Wednesday, March 13, 2019

Women's History Month: 18th-Century Women and their Gardens (Book Recommendations)

Women's History Month: A month celebrating women of history! I will be posting media and book recommendations, highlighting women from (mostly) the 18th century, and otherwise sharing content with an emphasis on women in history. 

[image: detail from The Fair Florist by J.R. Smith, 1780]

 Gardening became a contradictory sphere in the 18th century; a sphere which was dominated by formalized male landscape designers yet was inhabited more and more frequently by women who employed them or who dared to step beyond mere flower gardens to more expansive and typically masculine landscapes. These gardens could be pleasure retreats, expressions of their royal body, and sometimes even punishments for women sent into--literal and otherwise--retirement. The following are a selection of books that will help you learn more about the role of women in the landscape gardening sphere of the 18th century; enjoy and happy reading!

Green Retreats: Women, Gardens and Eighteenth-Century Culture by Stephen Bending  

In 'Green Retreats,' Stephen Bending explores the role of women in 18th-century gardens by laying out the broader context of women's involvement in gardens during the greater part of the 1700s; including popular artistic and literary depictions of women in gardens, the emergence of pastoral themes in women's gardening, and the words of women themselves to uncover how women chose to explore, understand, and sometimes even cross the boundaries of their status in society through gardens. This book is an intriguing exploration of an often-ignored subject, and Bending's work to restore the importance of women's roles in the sphere of 18th-century gardening is not to be missed.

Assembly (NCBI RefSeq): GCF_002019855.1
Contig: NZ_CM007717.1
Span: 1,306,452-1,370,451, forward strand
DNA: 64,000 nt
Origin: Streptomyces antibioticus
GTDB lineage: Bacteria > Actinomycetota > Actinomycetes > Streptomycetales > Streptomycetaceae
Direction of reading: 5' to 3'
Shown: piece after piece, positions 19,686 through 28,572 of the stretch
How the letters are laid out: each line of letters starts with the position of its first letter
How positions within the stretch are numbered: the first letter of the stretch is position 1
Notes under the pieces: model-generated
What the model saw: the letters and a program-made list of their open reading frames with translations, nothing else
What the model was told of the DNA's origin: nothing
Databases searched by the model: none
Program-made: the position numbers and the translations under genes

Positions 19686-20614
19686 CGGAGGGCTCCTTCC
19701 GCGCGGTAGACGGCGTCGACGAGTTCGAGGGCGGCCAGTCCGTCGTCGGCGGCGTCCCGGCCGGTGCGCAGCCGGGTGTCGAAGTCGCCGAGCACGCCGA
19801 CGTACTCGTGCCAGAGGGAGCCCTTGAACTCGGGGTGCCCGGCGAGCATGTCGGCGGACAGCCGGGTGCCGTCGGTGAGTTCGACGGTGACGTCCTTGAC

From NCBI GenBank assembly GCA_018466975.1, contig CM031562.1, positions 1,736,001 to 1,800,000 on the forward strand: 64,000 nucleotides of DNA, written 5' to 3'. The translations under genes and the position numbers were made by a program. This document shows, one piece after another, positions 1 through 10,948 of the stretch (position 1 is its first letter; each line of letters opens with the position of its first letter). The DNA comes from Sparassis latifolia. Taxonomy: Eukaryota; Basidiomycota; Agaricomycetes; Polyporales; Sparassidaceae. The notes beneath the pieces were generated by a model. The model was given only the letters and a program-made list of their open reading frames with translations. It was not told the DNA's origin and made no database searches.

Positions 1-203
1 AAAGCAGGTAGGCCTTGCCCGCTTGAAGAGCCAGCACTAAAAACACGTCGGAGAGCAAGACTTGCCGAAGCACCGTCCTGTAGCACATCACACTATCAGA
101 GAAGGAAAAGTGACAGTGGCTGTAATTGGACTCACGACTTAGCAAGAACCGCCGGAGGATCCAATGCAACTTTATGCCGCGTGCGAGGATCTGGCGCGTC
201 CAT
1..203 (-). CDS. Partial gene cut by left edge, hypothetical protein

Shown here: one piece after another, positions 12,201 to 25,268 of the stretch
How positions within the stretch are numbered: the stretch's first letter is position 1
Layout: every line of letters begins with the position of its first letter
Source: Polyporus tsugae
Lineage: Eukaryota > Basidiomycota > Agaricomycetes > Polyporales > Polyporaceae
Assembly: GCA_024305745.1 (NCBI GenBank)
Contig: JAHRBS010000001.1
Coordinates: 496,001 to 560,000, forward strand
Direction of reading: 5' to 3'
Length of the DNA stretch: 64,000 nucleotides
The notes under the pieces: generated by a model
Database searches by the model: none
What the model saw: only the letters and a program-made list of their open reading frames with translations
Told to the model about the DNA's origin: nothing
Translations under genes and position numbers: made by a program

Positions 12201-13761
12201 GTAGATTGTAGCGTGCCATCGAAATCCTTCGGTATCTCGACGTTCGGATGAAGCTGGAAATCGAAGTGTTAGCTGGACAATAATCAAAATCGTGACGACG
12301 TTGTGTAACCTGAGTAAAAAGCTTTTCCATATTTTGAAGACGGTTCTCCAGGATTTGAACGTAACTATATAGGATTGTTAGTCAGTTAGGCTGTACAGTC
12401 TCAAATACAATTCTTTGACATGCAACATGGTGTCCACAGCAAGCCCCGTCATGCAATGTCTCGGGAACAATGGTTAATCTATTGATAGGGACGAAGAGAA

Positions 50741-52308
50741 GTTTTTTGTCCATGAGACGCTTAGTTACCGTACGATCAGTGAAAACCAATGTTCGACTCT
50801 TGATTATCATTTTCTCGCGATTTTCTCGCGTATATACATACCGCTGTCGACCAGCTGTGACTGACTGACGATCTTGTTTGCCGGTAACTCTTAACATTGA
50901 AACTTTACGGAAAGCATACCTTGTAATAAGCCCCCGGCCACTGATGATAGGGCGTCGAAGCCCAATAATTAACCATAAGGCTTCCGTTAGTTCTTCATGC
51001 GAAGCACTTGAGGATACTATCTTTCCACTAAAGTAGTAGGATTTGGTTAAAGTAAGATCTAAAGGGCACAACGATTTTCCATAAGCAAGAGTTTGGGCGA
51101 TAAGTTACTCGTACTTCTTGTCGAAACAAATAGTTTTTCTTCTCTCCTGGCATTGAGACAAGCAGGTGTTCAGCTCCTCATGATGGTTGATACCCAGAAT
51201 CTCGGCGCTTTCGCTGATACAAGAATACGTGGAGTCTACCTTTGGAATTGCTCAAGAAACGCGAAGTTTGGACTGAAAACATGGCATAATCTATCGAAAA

From Marie-Antoinette's Garden: An Eighteenth-Century Horticultural Album by Elisabeth de Feydeau

'From Marie-Antoinette's Garden' is a highly illustrated look at one of the most extensive and well-known gardens in 18th century France: that of queen Marie Antoinette, who cultivated a garden filled with specific blooms designed to evoke a very personal aesthetic. This book features plenty of illustrations of the specific flowers featured in her garden while providing historical information about the background of the various blooms, how they were imported, and their context in Marie Antoinette's garden as a hole. This book is a definite must-have for garden lovers--or anyone who wants to take a stab at introducing some historically inspired blossoms into their own garden next spring.

Dairy Queens: The Politics of Pastoral Architecture from Catherine de Medici to Marie-Antoinette by Meredith Martin 

 'Dairy Queens' is a study in very particular feature found in a number of aristocratic garden estates: the pleasure dairy. Martin's book challenges the notion that pleasure dairies were simple follies and instead explores the political, social and personal statements made through their construction and utilization by royal and aristocratic women who commissioned and sometimes designed them. This book is an absolute must for anyone interested in a contextual view of Marie Antoinette's infamous hamlet and the notion of pleasure dairies in the 16th-18th centuries as a whole.

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